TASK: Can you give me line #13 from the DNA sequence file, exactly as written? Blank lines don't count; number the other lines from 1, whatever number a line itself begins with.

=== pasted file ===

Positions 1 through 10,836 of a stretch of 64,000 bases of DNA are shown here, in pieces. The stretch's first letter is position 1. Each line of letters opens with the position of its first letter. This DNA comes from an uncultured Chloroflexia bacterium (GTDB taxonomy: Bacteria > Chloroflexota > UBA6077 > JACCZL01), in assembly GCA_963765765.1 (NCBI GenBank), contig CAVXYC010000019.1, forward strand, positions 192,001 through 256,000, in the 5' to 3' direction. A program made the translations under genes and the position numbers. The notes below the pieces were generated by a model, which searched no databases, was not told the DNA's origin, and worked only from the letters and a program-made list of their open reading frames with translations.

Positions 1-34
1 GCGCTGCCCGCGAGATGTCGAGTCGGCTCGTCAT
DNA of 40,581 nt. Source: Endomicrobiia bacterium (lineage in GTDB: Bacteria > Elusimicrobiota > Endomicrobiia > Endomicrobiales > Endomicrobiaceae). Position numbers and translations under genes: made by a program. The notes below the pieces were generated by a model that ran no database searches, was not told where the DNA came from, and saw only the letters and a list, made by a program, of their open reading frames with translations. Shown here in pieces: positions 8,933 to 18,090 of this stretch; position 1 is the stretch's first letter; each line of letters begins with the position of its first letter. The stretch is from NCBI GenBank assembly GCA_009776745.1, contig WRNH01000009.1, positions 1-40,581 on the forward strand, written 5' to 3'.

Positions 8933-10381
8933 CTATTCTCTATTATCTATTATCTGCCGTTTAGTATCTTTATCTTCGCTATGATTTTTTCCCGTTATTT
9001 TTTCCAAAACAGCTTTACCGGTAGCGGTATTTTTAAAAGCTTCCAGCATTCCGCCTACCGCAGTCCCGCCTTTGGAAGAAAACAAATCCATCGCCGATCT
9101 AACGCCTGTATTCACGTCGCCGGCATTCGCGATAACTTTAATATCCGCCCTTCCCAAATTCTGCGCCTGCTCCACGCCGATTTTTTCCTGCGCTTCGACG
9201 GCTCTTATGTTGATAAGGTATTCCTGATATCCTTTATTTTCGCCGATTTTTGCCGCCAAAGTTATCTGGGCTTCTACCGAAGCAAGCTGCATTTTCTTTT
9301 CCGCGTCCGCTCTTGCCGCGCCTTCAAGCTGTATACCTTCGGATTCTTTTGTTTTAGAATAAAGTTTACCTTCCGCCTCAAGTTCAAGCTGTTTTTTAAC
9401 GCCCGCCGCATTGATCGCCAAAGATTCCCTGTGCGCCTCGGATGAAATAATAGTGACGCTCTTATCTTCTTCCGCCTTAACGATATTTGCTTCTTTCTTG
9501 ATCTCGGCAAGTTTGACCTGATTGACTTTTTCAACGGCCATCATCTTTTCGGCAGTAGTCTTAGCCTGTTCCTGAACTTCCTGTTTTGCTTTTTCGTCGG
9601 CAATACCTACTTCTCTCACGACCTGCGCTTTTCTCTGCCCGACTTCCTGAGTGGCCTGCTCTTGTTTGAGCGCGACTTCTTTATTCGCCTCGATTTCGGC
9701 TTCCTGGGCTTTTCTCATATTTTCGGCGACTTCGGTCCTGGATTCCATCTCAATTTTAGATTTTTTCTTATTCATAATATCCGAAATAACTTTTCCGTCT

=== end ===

9601 CAATACCTACTTCTCTCACGACCTGCGCTTTTCTCTGCCCGACTTCCTGAGTGGCCTGCTCTTGTTTGAGCGCGACTTCTTTATTCGCCTCGATTTCGGC